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Veteran's Mental Health Treatment: What Are the Options?

Veteran's Mental Health Treatment: What Are the Options?

When we think of a specific group of people who frequently identify with some of the most significant mental health needs, veterans are usually the first to come to mind. These individuals, who may have witnessed a variety of traumatic events, multiple transitions, physical injury, and the isolation that comes after separating from the military, are at extremely high-risk for experiencing a mental health condition. It’s estimated that 25% of all veterans experience mental illness, with some of the most common diagnoses ranging from Post-Traumatic Stress Disorder, depression, and cognitive impairment as a result of Traumatic Brain Injury. While the federal government and the Veteran’s Administration (VA) have become more accepting and assertive regarding these issues, access to mental health care for this group continues to be an issue. In this post, we will take a look at some of the options available to veterans and the pros and cons of each.

  • Mental health care through the VA: This is one of the most popular options, and for good reason: In recent years, the VA has placed a tremendous priority on addressing veteran mental health through emboldening treatment programs and bringing hundreds of mental health professionals into employment. After assessment and determining need for service, there is no cost, and veterans will be working with a clinician specifically trained in veterans’ mental health needs. However, the VA does have its cons. It’s widely documented that many veterans will experience lengthy waits prior to assessment and being linked with a therapist – an especially dangerous issue if a veteran needs immediate intervention. There’s also a lack of choice – as with community counseling agencies, veterans are frequently placed based on a therapist’s availability versus how well they will match meeting their specific needs.
  • Hot-line services: In general, this category describes a few different things – both crisis counseling and general support counseling, delivered to veterans, at no charge. The most well-known resource for this is the Veteran’s Crisis Line, although smaller communities may offer similar hotline services through community mental health clinics. While these services are immediate and free, their intent is not to manage long-term mental health conditions, but instead to serve as an emergency intervention. For a veteran who is feeling the need to talk to someone right away, hotlines are perfect – but if longer-term treatment is needed, the quality of service they provide won’t be sufficient.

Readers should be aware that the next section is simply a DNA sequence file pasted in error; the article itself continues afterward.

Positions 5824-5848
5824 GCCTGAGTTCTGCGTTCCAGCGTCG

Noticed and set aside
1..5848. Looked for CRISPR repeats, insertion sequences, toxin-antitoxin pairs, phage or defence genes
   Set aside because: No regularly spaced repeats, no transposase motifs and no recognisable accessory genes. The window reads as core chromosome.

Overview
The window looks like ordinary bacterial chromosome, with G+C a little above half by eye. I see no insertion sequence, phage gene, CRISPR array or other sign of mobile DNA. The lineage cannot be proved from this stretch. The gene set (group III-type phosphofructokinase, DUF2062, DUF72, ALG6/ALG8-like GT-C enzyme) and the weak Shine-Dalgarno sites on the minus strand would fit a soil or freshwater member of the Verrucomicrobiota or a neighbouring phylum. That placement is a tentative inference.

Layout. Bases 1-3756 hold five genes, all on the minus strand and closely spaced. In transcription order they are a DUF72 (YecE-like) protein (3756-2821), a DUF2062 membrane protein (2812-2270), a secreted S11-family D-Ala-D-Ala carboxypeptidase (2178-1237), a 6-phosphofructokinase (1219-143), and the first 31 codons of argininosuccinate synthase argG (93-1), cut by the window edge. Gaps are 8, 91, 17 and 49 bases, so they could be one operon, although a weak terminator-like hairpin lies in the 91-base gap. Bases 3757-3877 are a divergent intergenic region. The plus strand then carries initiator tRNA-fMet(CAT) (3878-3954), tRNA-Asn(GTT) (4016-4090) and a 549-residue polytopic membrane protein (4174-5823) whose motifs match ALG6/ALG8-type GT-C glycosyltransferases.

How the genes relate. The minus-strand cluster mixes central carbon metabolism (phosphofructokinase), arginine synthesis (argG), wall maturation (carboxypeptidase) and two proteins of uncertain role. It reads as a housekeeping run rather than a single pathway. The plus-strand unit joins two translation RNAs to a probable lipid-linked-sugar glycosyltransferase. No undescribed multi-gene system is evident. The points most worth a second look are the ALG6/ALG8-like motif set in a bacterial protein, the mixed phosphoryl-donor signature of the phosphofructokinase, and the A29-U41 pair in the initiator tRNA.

• Private therapists who specialize in veteran issues: Another option for veterans is private practice treatment – working directly with a counselor, face-to-face, who is knowledgeable about the issues related to veteran-status and transition. The benefits of this include speed of service and choice – a veteran will likely be able to connect quickly with a counselor and choose one that best meets their needs. The downside? Private practice treatment is costly, and if a veteran is relying on the VA for their healthcare, private treatment will likely not be covered. Although not available in every area, The Soldier's Project is an organization of private practitioners who DO offer free clinical services to veterans, making this a fantastic resource to check into prior to searching for self-pay therapy. 

The sacrifice made by veterans – not just their service, but the impacts of this – is an issue that we feel deserves special attention. When it comes to meeting the needs of veterans’ mental health, we think a blend of the above is the best approach – working with the VA, but using other options as they are needed. Above all else, understanding and supporting veterans to connect with mental health treatment is the only way we can start to eradicate this problem.



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Jennifer N.
Posted on 06/04/2017 by Jennifer N.

Jennifer is a writer for OpenCounseling. She has worked at a number of state and non-profit organizations, providing counseling, training, and policy development


 

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